A menace is once again sweeping across the land, this time in the form of a topicality argument suggesting the use of deadly force is only “deliberate” if it is slow and unhurried. The implication is that the only topical use of deadly force is that which a victim plans thoroughly in pre-meditated fashion. These interpretations are meant to problematize the 1AC’s ability to justify deadly force on self-defense grounds (since an of self-defense would supposedly involve no planning, forethought, or consideration whatsoever).
To say nothing of how annoying it is to watch a meaningful debate get sidetracked by desperate strategic misgivings, this is also just a bad argument.
First, it overlooks two usages consistently found in the definitions of “deliberate”: (1) intentional or aware of consequences or (2) resulting from careful consideration. The notion that a 1AC should interpret “deliberate” according to these usages as well as the third (“unhurried,” etc.) is a bizarre burden, especially when it makes no sense to use a word simultaneously in three different ways. The most obvious rejoinder to these arguments, then, is that the 1AC’s interpretation is perfectly consistent with a common usage of “deliberate,” because no one is advocating “accidental” self-defense measures, and nor is anyone suggesting that a victim pressed into using deadly force is unaware of the potential consequences.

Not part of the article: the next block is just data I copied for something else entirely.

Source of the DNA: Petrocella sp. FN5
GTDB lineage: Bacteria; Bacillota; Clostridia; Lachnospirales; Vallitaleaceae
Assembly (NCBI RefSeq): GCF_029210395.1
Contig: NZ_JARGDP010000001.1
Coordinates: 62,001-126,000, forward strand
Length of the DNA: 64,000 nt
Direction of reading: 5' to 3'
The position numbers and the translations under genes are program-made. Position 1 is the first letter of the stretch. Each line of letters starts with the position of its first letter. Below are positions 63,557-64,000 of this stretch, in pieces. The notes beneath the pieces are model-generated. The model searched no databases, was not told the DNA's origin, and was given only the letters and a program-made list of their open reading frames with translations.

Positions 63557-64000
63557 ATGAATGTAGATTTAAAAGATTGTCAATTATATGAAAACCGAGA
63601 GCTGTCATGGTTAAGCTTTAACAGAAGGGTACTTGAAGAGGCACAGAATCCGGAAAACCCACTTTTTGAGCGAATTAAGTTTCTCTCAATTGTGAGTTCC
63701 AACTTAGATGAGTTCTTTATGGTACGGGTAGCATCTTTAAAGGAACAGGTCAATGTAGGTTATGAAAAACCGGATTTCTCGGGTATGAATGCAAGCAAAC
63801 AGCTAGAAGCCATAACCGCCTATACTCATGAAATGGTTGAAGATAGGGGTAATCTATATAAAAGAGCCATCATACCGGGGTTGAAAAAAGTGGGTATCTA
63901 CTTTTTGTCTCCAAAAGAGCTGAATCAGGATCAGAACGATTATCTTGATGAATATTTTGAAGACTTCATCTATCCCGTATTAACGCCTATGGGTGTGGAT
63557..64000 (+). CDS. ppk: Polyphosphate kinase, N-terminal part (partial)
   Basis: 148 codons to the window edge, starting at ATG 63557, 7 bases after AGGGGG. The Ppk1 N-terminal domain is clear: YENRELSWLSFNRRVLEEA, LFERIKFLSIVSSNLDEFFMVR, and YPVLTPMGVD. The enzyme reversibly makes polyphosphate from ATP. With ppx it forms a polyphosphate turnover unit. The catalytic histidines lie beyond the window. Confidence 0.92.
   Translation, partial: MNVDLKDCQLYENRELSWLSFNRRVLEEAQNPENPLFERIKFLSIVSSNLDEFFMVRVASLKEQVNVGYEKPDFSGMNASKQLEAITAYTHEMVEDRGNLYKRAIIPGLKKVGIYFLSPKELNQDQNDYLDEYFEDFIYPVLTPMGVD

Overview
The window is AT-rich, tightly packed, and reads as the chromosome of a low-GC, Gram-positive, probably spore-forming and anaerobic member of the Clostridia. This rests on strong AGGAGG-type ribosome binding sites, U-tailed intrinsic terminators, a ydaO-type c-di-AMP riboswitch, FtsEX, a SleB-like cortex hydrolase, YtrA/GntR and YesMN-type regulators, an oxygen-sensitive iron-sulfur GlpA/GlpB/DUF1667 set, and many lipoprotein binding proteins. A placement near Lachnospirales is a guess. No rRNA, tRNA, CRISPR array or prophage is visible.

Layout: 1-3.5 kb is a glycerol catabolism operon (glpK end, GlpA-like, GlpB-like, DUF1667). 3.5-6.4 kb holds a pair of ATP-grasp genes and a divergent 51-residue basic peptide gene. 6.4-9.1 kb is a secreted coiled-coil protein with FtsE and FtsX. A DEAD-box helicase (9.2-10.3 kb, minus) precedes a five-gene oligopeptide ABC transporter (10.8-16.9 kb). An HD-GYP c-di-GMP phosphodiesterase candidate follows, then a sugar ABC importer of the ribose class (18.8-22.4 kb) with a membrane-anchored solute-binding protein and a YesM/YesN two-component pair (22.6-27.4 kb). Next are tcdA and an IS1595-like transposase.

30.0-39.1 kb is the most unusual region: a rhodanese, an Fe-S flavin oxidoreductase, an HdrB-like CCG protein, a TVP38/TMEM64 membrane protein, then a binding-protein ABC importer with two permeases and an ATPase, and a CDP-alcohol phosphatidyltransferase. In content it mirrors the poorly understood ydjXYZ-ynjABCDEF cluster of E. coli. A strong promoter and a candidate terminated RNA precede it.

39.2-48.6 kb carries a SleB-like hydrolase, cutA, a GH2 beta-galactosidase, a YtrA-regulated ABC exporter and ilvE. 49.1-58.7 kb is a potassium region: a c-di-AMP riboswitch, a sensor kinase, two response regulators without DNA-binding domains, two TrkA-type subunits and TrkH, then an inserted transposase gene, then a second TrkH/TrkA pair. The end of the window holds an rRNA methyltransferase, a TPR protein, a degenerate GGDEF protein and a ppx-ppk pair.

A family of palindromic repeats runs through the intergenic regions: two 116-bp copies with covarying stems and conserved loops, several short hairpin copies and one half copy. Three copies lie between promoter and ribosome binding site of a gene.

Second, even if the 1AC must defend situations in which there was careful prior consideration of deadly force, there’s no reason to believe this consideration is anything other than contingent planning. For example, victims of repeated abuse may speculate about what they would do should an ongoing threat escalate into an imminent danger of serious bodily harm or death. This deliberation could continue for months or longer, and yet in the midst of a dangerous confrontation, planned self-defense measures may come into effect. In other words, the “imminence” of a self-defense situation shouldn’t be mutually exclusive with prior contingency planning. It even reasons that victims may acquire lethal weapons so that they can defend themselves with deadly force when the need arises. While this involves planning, it doesn’t automatically entail that the victim is killing an abuser in his sleep (or some similar “elective” killing).